A regular fixture in the pre-show programme at ISE, the Smart Building Conference this year took the Internet of Things as its overarching theme. Ian McMurray delves a little deeper to find out how the two are related.
Do you ever wonder about the value of market research – especially the forward-looking type? Whether you turn to Lao Tzu, the sixth-century BC Chinese poet (“Those who have knowledge, don’t predict. Those who predict, don’t have knowledge”) or Nobel prize-winning scientist Nils Bohr (“Prediction is very difficult, especially if it’s about the future”) it seems that prognostication is fraught with challenges.
Take the Internet of Things (IoT), for example. Management consultancy Bain believes the market will be worth $470 billion by 2020. Gartner, on the other hand, forecasts a measly $3 billion in the same timeframe. Business Insider says that $6 trillion will be invested in IoT solutions over the next five years. General Electric ups the ante, claiming that IoT spend in industry alone will top $16 trillion during the next 15 years.
Given the disparity in the numbers, what can we learn from the research? In effect, two things. First: the IoT is a sufficiently significant phenomenon that the world and his proverbial wife are predicting its future. And second? Whatever the reality, those are some big numbers. Very big numbers.
The fact is that the IoT is coming to an office, factory or home near you – if it hasn’t done already. What does the industry believe is the current state of play?
“IoT is an abused term,” laughs Bob Snyder, who was content chairman for the Smart Building Conference at this year’s ISE. “Like most tech phrases, it is often bent like a crowbar by vendors hoping to leverage it for commercial value. Of course, IoT already exists – but it is not yet commonplace. Several companies at the Smart Building Conference had case studies they could talk about – like IBM’s Watson IoT. Most people who ‘put down’ IoT expect the same kind of full-blown usage as you see today with the internet itself. We’re a long way from that scenario, but I would guess there are hundreds of IoT installations worldwide in industrial and commercial settings.”
Mitch Klein, executive director of the Z-Wave Alliance, sees things similarly.
“The Internet of Things is just the latest buzzword,” he believes. “The concept of connected things has been around for decades. Installers in the custom space have seen many companies provide whole home automation solutions before anything was called IoT. And those were machine-to-machine systems with connected devices creating what we now call a ‘smart’ home.”
Dave Pedigo, CEDIA’s vice president, emerging technologies, is even more positive.
“The Internet of Things is already a reality,” he claims. “According to Statista, there are now 23 billion internet-connected devices worldwide, which is nearly triple the number of internet-connected devices five years ago. The growth is exponential and rapidly accelerating. Things are changing so fast that it is almost impossible to humanly comprehend. We think that is exactly the point we are at with the proliferation of smart home devices.”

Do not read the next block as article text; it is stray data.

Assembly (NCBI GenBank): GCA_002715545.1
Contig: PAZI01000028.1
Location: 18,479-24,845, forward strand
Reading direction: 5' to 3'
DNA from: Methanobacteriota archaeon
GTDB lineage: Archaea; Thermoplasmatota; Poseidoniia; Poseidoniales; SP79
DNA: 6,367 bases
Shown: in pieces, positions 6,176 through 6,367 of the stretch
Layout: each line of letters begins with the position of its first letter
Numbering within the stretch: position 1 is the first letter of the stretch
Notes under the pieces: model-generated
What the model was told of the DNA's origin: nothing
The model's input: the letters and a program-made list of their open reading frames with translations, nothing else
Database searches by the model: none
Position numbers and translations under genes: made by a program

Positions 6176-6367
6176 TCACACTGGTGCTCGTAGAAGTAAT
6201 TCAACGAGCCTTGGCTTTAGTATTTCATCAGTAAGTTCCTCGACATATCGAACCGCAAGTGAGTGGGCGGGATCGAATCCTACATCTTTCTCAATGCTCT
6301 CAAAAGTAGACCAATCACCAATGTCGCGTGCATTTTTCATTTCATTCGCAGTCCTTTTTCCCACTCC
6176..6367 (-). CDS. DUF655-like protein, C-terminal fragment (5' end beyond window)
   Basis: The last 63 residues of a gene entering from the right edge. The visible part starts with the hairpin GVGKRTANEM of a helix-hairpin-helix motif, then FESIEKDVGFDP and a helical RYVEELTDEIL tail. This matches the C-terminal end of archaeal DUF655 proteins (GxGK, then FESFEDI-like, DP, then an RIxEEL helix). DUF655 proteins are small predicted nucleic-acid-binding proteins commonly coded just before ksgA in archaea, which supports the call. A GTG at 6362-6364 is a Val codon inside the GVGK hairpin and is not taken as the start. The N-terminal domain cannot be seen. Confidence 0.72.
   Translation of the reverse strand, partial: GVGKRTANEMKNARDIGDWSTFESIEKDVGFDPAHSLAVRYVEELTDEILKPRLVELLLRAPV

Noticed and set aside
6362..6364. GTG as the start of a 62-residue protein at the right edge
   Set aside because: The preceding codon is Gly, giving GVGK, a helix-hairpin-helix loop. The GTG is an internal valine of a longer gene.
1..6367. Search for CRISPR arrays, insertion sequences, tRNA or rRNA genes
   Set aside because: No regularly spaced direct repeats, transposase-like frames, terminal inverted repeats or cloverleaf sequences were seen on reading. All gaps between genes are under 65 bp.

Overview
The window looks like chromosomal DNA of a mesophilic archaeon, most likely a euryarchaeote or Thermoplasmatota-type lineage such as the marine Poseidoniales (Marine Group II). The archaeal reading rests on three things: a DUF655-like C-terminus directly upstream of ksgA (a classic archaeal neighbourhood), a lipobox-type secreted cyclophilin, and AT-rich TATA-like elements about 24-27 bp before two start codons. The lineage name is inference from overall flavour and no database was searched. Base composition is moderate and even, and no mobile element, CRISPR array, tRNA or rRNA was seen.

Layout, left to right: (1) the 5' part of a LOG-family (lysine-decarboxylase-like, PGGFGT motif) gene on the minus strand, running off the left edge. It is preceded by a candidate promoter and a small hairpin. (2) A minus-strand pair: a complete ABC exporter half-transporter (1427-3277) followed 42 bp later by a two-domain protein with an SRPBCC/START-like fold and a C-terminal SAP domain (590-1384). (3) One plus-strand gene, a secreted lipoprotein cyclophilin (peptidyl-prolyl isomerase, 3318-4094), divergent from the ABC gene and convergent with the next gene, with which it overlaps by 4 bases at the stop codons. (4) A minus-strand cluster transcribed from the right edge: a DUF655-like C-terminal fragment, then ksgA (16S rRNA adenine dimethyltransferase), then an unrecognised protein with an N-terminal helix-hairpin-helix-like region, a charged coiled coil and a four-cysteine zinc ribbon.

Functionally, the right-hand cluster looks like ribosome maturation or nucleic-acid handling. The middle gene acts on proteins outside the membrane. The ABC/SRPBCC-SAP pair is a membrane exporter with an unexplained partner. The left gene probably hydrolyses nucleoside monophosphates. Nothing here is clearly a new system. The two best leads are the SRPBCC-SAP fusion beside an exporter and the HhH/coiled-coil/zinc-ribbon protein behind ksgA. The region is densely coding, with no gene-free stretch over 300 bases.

Perspectives can, however, depend on the market served.
“Yes,” says Kevin Hague, VP of corporate technology for Harman, “the IoT is an installable reality today – but it is not easy to integrate. Especially in the case of smart buildings, many systems are proprietary and special interfaces have to be built for each of them. This increases costs and slows the pace of IoT adoption for enterprise.”
Not everyone, however, is convinced that the IoT and the technology behind smart buildings are all but synonymous.
“The IoT market is focused primarily on the DIY sector aimed at self-delivery, whereas the smart buildings market is one which is delivered by technology integrators,” says Philip Pini, residential business development manager at Crestron. “The differences are vast. You can purchase an IoT product from the internet or high-street retailer – whereas smart buildings technology is a purchase via a technology integrator. The principle behind the purchase is the same in terms of a control requirement – but the results can be entirely different.”
His point perhaps calls into question the extent to which there is crossover between intelligent commercial buildings, on the one hand, and smart automated homes on the other. Both categories share a focus on lighting, heating and security, for example – but are their similarities more or fewer than their differences?
“While the technology for smart buildings and automated homes can cross-pollinate, there are different needs and applications for each,” believes Paul Williams, vice president of product management at Control4. “Both smart buildings and homes require careful analysis of various factors. Commercial buildings require considerations such as operational scope and costs, while residential building needs tend to centre around the homeowner’s preferences and needs. “
Snyder is broadly in agreement with that analysis.
“In the conference, we used the phrases smart building, smart home and smart office to distinguish three different types of building environments,” he says. “Smart home can also encompass multi-dwelling units – so it’s not scale that distinguish the two, but the applications. The home invokes your lifestyle – whereas an office serves a utilitarian purpose, one that’s morphing from the traditional business operations to a new and more collaborative generation of work.”
“I would characterise ‘smart buildings’ as being commercial and ‘smart homes’ as being personal,” adds Hague. “There are many common elements to each space, such as environment temperature, lighting, blinds and so on. These will easily be consumed by standard IoT commands such as “Turn off the lights” – although there will be some additional layers for security and shared spaces.”